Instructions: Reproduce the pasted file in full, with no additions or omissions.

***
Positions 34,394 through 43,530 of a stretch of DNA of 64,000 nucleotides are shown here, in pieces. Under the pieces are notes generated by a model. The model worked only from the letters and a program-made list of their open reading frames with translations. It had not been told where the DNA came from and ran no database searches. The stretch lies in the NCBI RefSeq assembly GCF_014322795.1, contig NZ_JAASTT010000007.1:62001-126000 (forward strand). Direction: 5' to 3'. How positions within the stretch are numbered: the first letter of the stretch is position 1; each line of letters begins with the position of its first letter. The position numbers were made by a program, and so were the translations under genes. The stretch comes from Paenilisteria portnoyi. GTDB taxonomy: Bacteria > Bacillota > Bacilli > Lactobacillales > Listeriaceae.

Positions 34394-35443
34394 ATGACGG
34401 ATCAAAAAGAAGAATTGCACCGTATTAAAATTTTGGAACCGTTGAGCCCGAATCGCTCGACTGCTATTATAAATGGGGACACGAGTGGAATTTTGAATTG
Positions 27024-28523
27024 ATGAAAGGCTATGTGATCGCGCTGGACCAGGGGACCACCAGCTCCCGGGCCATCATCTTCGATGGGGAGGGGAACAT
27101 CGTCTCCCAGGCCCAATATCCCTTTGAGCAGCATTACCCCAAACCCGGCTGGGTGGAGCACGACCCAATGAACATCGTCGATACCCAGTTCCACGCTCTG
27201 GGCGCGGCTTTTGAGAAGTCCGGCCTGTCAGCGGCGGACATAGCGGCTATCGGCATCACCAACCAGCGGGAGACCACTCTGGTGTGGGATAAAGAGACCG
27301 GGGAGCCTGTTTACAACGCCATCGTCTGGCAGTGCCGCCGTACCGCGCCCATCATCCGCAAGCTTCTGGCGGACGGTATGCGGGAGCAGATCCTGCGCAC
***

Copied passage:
Positions 34,394 through 43,530 of a stretch of DNA of 64,000 nucleotides are shown here, in pieces. Under the pieces are notes generated by a model. The model worked only from the letters and a program-made list of their open reading frames with translations. It had not been told where the DNA came from and ran no database searches. The stretch lies in the NCBI RefSeq assembly GCF_014322795.1, contig NZ_JAASTT010000007.1:62001-126000 (forward strand). Direction: 5' to 3'. How positions within the stretch are numbered: the first letter of the stretch is position 1; each line of letters begins with the position of its first letter. The position numbers were made by a program, and so were the translations under genes. The stretch comes from Paenilisteria portnoyi. GTDB taxonomy: Bacteria > Bacillota > Bacilli > Lactobacillales > Listeriaceae.

Positions 34394-35443
34394 ATGACGG
34401 ATCAAAAAGAAGAATTGCACCGTATTAAAATTTTGGAACCGTTGAGCCCGAATCGCTCGACTGCTATTATAAATGGGGACACGAGTGGAATTTTGAATTG
Positions 27024-28523
27024 ATGAAAGGCTATGTGATCGCGCTGGACCAGGGGACCACCAGCTCCCGGGCCATCATCTTCGATGGGGAGGGGAACAT
27101 CGTCTCCCAGGCCCAATATCCCTTTGAGCAGCATTACCCCAAACCCGGCTGGGTGGAGCACGACCCAATGAACATCGTCGATACCCAGTTCCACGCTCTG
27201 GGCGCGGCTTTTGAGAAGTCCGGCCTGTCAGCGGCGGACATAGCGGCTATCGGCATCACCAACCAGCGGGAGACCACTCTGGTGTGGGATAAAGAGACCG
27301 GGGAGCCTGTTTACAACGCCATCGTCTGGCAGTGCCGCCGTACCGCGCCCATCATCCGCAAGCTTCTGGCGGACGGTATGCGGGAGCAGATCCTGCGCAC